CVS and Walmart are rationing Plan B in response to Roe decision

A spokesperson for CVS told The Wall Street Journal that customers, temporarily, could only purchase a restricted number of pills

Major chain stores like CVS and Walmart are reportedly limiting how many emergency contraceptives a customer can purchase, mere days after the US Supreme Court overturned the landmark ruling that protected access to abortion on a federal level.

On Monday, The Wall Street Journal reported that retailers like CVS and Walmart were curtailing how many Plan B pills a customer could buy. They note that CVS was allowing customers to purchase up to three of the pills while Walmart’s cut-off was “four or six.”

A CVS spokesperson told The Journal that these limits were temporary and that the rationing was not due to the stores running out of Plan B.

Plan B, the shortened name for Plan B One Step, is an over-the-counter emergency contraceptive tablet. The pill, which has colloquially been called the “morning after pill,” is most effective when taken less than 72 hours after unprotected sex or birth control failure and can prevent pregnancy. Levonorgestrel is the pill’s main ingredient and works by interfering with a person’s ovulation cycle.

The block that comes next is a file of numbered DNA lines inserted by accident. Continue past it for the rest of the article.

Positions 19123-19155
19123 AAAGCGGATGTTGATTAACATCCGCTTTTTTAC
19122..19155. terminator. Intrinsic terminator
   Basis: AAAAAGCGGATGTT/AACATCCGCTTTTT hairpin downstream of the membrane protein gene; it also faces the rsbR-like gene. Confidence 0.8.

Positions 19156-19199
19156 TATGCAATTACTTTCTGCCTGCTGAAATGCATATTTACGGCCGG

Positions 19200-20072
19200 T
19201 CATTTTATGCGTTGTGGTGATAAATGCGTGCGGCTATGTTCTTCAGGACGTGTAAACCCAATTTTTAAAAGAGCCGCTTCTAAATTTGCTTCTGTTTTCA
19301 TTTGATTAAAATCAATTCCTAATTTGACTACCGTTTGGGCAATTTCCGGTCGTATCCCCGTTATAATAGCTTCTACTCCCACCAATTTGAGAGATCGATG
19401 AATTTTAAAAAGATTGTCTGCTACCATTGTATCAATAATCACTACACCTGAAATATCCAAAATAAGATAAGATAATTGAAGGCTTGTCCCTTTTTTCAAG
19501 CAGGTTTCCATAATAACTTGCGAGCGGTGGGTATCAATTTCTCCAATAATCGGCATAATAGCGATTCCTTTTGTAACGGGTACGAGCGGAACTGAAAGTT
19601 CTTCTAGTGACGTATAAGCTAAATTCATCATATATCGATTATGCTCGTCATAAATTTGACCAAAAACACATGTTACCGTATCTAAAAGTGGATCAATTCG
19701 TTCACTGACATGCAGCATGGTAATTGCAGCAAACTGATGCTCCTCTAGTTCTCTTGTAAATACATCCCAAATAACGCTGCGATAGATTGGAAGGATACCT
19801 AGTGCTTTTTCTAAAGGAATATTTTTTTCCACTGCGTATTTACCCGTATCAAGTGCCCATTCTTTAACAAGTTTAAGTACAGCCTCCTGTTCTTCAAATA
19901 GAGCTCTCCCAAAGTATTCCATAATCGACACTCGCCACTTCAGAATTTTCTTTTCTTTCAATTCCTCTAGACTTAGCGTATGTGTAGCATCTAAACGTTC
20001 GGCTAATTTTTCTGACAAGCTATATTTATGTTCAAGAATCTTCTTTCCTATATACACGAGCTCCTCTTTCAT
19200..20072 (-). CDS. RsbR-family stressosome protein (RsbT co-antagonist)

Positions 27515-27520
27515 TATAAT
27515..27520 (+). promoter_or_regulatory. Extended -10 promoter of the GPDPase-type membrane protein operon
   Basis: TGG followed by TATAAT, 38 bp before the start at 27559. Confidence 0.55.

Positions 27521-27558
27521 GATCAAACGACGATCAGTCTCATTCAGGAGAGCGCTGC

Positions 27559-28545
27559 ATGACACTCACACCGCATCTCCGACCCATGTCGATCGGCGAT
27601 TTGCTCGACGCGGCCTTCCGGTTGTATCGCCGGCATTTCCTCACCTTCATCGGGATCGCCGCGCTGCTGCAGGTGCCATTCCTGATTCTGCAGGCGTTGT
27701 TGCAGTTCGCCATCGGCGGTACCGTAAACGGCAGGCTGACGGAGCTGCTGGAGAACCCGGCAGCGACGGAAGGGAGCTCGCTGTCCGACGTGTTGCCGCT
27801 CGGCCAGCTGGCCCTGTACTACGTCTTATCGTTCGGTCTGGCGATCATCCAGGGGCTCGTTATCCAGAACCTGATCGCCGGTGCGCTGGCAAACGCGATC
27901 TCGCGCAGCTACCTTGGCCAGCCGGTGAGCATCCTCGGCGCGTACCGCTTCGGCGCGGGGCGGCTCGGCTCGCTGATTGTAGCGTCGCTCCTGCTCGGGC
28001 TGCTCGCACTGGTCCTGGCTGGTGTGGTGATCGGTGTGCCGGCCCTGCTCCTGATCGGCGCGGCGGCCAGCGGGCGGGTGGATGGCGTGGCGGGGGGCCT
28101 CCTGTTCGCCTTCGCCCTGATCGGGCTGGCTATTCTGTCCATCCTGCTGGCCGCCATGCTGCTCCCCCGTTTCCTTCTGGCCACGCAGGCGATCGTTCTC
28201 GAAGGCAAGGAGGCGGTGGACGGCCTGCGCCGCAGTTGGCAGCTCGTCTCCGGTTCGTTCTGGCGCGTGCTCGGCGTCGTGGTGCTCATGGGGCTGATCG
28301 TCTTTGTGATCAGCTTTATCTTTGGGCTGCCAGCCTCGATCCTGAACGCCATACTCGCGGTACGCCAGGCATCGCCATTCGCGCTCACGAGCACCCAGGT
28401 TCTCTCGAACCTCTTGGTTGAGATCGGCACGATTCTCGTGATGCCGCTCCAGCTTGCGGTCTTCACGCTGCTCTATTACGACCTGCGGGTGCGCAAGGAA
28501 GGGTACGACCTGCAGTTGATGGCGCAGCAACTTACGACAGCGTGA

Since Roe was overturned on Friday, many people who can get pregnant have expressed their interest in stockpiling the pill. Sarah McKenna, a 21-year-old spiritual adviser and tarot card reader in Saylorsburg, Pa., told The New York Times this week that she went on Amazon to buy pills “not only for myself but for those who need it, because people are going to buy them and resell them for a crazy price.”

“I have friends and family who can’t always afford those things and I wanted to just have some extra to make sure that the people who need it can have it. Even if I have to ship it to somebody randomly,” she told the publication.

Experts have been advising against stockpiling Plan B as it limits access for those who need it immediately and increases the chance of doses going unused and expiring in medicine cabinets.

Melissa Sörgel, a licensed pharmacist at OTC Beratung in Germany, told Insider last year that Plan B has “an expiration date of about four years” and that, while not “completely ineffective after the expiration date,” “it may no longer be fully effective” so it’s “advisable to not use an expired pill in order to avoid the risk of a pregnancy."

Representatives for Walmart, CVS, and Plan B One Step did not immediately respond to The Independent’s request for comment.

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